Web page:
- Deviated septum: A deviated septum is a condition in which the bone or cartilage that divides the nose in half is crooked. This can cause mucus to accumulate in one side of the sinuses, resulting in sinus headaches.
Many people report that they experience migraine in response to certain triggers.
Common migraine triggers include:
- hormonal changes
- changes to sleeping patterns
- use of stimulants, such as alcohol and tobacco
- consumption of certain foods, such as dairy and artificial sweeteners
- changes in the weather
Sinus headaches and COVID-19 may both cause sinus-related symptoms, such as nasal congestion or a runny nose. Despite this, sinus symptoms are rarely associated with COVID-19.
People with COVID-19 are more likely to experience one or more of the following
- fever or chills
- shortness of breath
- muscle aches
- loss of taste or smell
- nausea or vomiting
Anyone who has any of the above symptoms of COVID-19 should speak to their doctor about getting tested for coronavirus.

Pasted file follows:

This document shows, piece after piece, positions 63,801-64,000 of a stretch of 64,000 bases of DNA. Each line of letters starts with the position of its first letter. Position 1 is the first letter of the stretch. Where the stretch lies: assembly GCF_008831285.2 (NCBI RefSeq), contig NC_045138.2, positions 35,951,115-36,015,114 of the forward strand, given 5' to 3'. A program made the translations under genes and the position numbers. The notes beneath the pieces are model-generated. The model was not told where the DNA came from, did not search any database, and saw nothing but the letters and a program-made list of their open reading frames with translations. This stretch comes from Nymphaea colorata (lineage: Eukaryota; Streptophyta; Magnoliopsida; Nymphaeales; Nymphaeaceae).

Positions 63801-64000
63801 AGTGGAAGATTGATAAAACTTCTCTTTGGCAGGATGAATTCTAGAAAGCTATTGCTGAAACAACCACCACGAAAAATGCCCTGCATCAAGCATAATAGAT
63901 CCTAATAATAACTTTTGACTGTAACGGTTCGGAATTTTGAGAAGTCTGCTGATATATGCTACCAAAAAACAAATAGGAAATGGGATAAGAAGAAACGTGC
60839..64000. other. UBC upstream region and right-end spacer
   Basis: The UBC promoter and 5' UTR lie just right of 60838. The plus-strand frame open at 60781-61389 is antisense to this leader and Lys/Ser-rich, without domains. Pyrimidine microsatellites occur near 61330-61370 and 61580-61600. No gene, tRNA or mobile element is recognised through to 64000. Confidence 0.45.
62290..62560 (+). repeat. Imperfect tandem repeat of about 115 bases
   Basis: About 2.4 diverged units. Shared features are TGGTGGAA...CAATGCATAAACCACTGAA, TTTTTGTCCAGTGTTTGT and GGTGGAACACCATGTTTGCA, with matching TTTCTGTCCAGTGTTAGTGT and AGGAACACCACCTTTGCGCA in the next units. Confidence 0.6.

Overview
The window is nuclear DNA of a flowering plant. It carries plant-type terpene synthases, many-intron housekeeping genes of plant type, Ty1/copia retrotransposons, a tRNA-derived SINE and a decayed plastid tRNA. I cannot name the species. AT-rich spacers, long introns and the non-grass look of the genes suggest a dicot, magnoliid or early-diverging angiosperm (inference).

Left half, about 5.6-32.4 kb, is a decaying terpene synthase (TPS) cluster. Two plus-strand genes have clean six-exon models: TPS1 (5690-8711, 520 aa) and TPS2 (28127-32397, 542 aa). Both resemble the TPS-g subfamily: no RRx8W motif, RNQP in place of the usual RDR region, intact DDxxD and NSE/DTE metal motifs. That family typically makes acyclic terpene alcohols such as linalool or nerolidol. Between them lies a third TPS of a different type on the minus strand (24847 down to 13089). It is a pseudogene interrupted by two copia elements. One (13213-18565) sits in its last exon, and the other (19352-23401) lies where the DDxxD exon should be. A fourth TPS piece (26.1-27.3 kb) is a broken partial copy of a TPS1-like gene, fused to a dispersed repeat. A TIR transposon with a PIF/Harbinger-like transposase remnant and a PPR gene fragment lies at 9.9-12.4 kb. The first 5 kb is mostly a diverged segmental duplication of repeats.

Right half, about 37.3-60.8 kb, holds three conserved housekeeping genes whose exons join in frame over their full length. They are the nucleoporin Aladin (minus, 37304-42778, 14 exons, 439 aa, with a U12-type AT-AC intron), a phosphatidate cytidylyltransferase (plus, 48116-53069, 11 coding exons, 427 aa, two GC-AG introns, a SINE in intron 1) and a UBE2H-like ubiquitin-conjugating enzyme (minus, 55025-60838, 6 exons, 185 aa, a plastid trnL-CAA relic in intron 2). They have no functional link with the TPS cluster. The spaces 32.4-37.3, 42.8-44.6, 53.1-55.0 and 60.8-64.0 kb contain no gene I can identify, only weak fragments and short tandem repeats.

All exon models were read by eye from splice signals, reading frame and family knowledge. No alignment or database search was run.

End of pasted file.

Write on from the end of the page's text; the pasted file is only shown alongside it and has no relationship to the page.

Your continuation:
The treatment for sinus headache depends on its underlying cause. A person may start off treating the sinus headache using self-care and home remedies. If these methods are not successful, a person may want to talk with their doctor about medical treatments.
Self-care and home remedies
The key to alleviating a sinus headache is to open up the blocked sinuses so that they can drain any excess mucus. Things to try, include:
- inhaling steam via a humidifier or shower
- using saline spray or mist to lubricate the nasal passages
- using nasal irrigation to flush secretions from the nasal passages and sinuses
- drinking plenty of fluids to help lubricate the sinuses
- applying warm or cool compresses to alleviate facial pain
- avoiding nasal irritants, such as smoke and air pollution
Some over-the-counter drugs may also help to alleviate symptoms. Examples include:
- pain relievers